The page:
Akho (Akha Bhagat) - His Life And Legacy


Discover the inspiring life and legacy of Akho (Akha Bhagat), a revered saint and poet from Gujarat, India. Learn about his teachings and impact on society.


Akha Bhagat, also known as Akho, was a medieval Gujarati poet who lived in the 15th century CE. He lived in Jetalpur near Ahmedabad, and later moved to Ahmedabad. He is regarded as one of the most important poets of medieval Gujarati literature and is known for his satirical poems written in the Chhappa literary form. Akha Bhagat's residence in Ahmedabad, a small room in Desaini Pol at Khadia, is known as 'Akha no Ordo' which means 'a room of Akha'.  In Rajkot, Kothariya naka (one of the gates of the fort) is named after him, 'Akha Bhagat Chowk'. 


How Akho developed vairagya

Akha Bhagat became an ascetic after his parents, sister, and two wives died. Two incidents embittered him towards worldly life. 

He was a goldsmith known for his honesty. A woman he considered a sister asked him to make a gold necklace worth 300 rupees. Akha added 100 extra rupees worth of gold to make it more impressive. But the woman doubted his honesty and asked another goldsmith to check it. The other goldsmith removed the extra gold to prove Akha was dishonest. 

Akha was an officer in the mint in Ahmedabad during Mughal Emperor Jahangir's reign. Some officials accused him of mixing something with the coins.

Even though his integrity was eventually established in both these incidents, Akho became disillusioned with the world.


Spiritual life of Akho

Akha wandered in search of a spiritual guide until he arrived in Gokula, where he received initiation into Vaishnavism from Guru Gokulnathaji who was the grandson of Vallabhacharya. He also held great devotion for Guru Brahmananda.


Akho's teachings

Akha believed that God could be realized through devotion (bhakti) and knowledge (jnana). His philosophical doctrines reflected the Pushtimargiya Vaishnavism of Vallabhacarya, the Advaita Vedanta of Adi Shankaracharya, and the Nirgunopasana of Kabir. Akha criticized the selfish motives of religious custodians of his time, who were exploiting the common people. He had thousands of followers, and Lala Dasa established an order of spiritual successors to spread his message.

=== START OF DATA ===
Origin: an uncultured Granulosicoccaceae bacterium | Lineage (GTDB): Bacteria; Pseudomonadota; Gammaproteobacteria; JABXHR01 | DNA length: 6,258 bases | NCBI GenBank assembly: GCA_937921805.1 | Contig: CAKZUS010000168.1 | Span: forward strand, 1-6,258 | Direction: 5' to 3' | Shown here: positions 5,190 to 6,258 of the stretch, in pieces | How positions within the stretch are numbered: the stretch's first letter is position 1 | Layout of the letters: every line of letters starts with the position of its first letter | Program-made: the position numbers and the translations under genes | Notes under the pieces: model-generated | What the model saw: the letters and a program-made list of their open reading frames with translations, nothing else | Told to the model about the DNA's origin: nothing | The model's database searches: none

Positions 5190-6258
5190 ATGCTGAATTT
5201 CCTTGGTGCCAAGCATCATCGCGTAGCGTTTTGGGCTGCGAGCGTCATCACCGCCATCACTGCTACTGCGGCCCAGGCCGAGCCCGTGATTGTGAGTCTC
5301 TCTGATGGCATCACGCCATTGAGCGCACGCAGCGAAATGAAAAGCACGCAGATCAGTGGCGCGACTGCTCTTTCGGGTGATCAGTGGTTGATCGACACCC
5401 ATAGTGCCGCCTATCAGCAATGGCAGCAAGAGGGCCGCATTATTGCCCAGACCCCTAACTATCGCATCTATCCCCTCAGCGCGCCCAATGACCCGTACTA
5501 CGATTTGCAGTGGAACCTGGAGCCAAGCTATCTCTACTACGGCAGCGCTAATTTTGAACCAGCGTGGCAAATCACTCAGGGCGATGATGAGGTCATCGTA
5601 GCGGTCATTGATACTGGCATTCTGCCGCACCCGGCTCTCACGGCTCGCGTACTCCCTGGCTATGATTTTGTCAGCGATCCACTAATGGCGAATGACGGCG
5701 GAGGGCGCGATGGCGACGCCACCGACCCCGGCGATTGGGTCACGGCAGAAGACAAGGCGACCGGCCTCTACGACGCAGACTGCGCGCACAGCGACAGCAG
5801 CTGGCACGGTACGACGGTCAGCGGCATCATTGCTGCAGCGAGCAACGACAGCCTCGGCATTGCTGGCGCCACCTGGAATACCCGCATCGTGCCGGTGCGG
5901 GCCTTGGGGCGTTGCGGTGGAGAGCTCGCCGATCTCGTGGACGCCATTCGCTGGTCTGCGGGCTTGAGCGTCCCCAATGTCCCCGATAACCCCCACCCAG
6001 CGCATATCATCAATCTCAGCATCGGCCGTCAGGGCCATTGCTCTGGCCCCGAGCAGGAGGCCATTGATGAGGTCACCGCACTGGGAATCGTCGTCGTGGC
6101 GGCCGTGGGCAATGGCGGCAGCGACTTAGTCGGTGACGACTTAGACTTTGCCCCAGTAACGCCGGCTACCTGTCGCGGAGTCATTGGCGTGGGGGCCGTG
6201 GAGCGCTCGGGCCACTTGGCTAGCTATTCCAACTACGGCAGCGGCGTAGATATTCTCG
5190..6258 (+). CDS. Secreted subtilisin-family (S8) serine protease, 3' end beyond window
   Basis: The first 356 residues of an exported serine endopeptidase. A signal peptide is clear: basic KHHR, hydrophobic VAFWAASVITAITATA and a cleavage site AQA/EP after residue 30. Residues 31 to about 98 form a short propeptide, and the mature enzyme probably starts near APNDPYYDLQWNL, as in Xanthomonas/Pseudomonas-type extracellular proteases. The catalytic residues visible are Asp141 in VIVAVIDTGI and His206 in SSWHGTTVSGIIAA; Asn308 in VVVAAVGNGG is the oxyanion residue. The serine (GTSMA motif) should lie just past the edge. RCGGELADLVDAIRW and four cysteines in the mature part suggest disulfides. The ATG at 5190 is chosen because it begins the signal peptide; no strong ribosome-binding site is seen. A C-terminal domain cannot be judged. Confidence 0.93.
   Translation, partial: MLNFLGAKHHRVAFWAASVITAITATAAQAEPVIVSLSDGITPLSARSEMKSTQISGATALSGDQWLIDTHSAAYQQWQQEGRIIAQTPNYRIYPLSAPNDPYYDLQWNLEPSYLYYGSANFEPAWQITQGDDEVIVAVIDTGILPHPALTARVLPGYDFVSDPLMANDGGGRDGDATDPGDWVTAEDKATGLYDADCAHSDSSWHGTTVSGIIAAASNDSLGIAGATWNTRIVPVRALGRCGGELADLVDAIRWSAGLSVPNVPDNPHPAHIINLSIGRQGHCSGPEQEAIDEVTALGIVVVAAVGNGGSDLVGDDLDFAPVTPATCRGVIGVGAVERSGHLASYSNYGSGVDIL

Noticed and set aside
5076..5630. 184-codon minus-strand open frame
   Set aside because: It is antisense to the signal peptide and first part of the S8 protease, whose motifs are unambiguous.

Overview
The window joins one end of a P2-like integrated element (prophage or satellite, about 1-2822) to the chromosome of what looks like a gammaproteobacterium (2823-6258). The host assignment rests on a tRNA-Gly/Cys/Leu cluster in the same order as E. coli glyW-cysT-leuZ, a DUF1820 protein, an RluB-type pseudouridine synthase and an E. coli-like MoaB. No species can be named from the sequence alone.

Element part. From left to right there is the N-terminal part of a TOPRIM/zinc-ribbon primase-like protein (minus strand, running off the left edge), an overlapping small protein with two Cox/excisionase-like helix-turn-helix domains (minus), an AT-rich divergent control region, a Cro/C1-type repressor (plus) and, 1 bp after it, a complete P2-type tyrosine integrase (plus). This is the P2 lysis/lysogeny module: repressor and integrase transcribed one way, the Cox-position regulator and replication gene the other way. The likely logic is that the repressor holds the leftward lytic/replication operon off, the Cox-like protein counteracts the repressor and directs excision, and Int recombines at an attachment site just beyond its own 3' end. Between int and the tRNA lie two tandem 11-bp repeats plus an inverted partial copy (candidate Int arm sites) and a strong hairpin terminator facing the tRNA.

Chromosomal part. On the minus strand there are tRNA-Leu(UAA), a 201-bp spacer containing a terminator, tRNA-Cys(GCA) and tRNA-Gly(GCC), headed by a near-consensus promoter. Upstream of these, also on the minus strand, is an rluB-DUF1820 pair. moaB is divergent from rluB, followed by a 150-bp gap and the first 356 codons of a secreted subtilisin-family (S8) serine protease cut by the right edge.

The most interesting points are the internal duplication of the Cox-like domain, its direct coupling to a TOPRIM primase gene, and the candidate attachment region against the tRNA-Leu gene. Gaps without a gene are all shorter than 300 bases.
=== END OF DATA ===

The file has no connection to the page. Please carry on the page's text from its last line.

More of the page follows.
In addition to his literary contributions, Akha Bhagat is also remembered for his role as a social reformer. He was a vocal critic of the caste system and the oppression of women, and he used his platform as a poet to advocate for social justice and equality.


Works of Akho

  • Akhe-gita
  • Panchikarana
  • Guru Shishya Samvada
  • Guru Mahatmya
  • Sarvottama Bhava
  • Prema Lakshana
  • Jivan Mukta Dasha
  • Brahma Lila
  • Brahma Vasu Nirupana
  • Chitta Vichar Samvada
  • Santa Priya
  • Santona Lakshano
  • Anubhav Bindu
  • Avasthanirupan
  • Kaivalya Gita


He also shared his spiritual experience and knowledge in Chhappa, the poetry writing style he followed for lending his philosophy in verse. 

Akha Bhagat's Chhappas, which are six-stanza satirical poems, are full of humor and pass metaphorical comments on different aspects of spirituality and human life. His works reflect his devotion to God and his belief in the power of Bhakti to achieve spiritual progress. 

Akha Bhagat was a prolific writer and his literary output includes a wide range of works, from spiritual treatises to devotional poetry. His writings are known for their simplicity, clarity, and directness, and they continue to be popular among readers and scholars alike. He is considered a significant figure in the Bhakti movement and his works continue to be studied and appreciated by scholars and devotees of Gujarati literature. His poems are full of references to Hindu scriptures, and they often convey complex philosophical concepts in a simple, accessible way.

One of Akha Bhagat's most famous works is his Akhe-gita, which is a collection of poems that explore various aspects of Bhakti and Jnana. The work is divided into forty sections, each of which explores a different theme, such as the nature of the self, the importance of spiritual practice, and the role of the guru in the spiritual journey.

Today, Akha Bhagat is regarded as one of the most important figures in the history of Gujarati literature, and his works continue to be studied and celebrated by scholars and readers alike. His legacy as a poet and social reformer is a testament to the enduring power of literature to inspire and transform society.



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